conserved (a5)-Asp 227. The tyrosine scaffold enables p–p
interaction with (a5)-Phe 187 while the mesitylene function
interacts with (b1)-Tyr 127 in the same manner. The a5b1
selectivity of 3 b is determined by the bulky mesitylene group,
which cannot be placed at this position in the avb3 pocket
because of a steric clash with (b3)-Arg 214. The conformational difference between the sulfonamide (substituents are
908 twisted about the SO2 N bond) in comparison with the
planar amide bond causes the mesitylene group in compound
3 c to fold back towards the a subunit (see Figure 2). This
position is allowed for both integrins and, hence, the
selectivity for a5b1 is lost, although 3 c still shows nanomolar
affinity for both integrins.
It could be argued that there is no need to put the bulky
mesitylene group exactly in this position. Docking calculations show alternative binding modes in which the hydrophobic residue sticks out of the integrin. This, however, would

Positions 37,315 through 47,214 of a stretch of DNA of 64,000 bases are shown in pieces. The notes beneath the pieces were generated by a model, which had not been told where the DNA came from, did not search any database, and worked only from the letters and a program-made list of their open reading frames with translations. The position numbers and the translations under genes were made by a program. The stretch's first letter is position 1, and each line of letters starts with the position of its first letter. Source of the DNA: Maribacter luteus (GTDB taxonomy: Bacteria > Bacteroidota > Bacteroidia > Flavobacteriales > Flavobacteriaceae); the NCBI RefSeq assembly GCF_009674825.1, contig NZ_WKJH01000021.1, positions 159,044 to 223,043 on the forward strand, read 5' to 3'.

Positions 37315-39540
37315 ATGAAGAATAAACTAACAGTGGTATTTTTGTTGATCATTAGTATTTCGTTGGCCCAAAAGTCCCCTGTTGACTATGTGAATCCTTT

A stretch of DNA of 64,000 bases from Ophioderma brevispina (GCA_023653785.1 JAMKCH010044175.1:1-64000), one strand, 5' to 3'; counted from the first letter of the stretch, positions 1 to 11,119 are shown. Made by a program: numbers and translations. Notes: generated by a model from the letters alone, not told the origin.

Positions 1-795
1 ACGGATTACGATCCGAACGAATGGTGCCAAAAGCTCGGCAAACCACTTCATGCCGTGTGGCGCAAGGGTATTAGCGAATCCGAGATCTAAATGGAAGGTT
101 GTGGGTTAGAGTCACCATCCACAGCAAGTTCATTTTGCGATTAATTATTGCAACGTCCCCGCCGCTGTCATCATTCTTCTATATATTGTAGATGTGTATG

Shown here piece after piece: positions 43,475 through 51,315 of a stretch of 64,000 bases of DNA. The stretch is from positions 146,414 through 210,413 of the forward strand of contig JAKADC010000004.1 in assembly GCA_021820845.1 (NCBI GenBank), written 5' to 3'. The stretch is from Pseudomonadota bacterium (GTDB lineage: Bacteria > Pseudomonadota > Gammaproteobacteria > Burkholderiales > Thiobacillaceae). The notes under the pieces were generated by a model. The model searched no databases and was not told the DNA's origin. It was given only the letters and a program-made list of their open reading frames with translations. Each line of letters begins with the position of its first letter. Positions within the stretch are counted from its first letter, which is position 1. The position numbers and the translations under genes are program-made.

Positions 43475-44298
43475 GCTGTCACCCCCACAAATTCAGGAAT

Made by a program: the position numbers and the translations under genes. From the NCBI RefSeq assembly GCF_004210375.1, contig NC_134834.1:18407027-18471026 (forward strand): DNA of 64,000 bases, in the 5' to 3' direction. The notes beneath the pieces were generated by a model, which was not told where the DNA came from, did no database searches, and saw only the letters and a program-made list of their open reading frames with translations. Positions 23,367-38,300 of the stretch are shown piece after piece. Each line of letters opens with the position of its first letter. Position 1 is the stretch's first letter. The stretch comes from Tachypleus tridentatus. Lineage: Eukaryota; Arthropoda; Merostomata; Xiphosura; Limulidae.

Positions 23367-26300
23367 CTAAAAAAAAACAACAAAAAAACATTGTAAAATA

expose the mesitylene to the surrounding water and thus
result in a decreased affinity. Attachment of a hydrophobic
moiety adjacent to the carboxylate function is of particular
importance for integrin binding, which has been demonstrated in prior work.[20] In the case of 3 b, the mesitylene
moiety enables a p–p interaction with (b1)-Tyr 127 and forms
a hydrogen bond with the backbone carbonyl group of (b1)Asn 218.
The ortho substitution pattern of the attached aromatic
residue seems to be important for affinity as well as for
Figure 2. Superposition of the a5b1 (gray) and avb3 (transparent red)
receptors represented as Connolly surfaces. Compounds 3 b and 3 c
were docked in the a5b1 integrin. The mesitylene function of the
a5b1-selective compound 3 b would clash with (b3)-Arg 214, which is
not present in the a5b1 receptor. Compound 3 c shows no selectivity
because of the different position of its bulky mesitylene function.
selectivity (3 b, 3 d, and 3 f; Table 1). The former could be
explained by an increasing lipophilicity, the latter by a
restricted flexibility of the aromatic ring. Among all of the
synthesized a-amino acids, 3 f exhibits the best affinity for
a5b1 (IC50 = 0.7 nm) and good selectivity against avb3
(300-fold). The para-isopropyloxy group is placed well for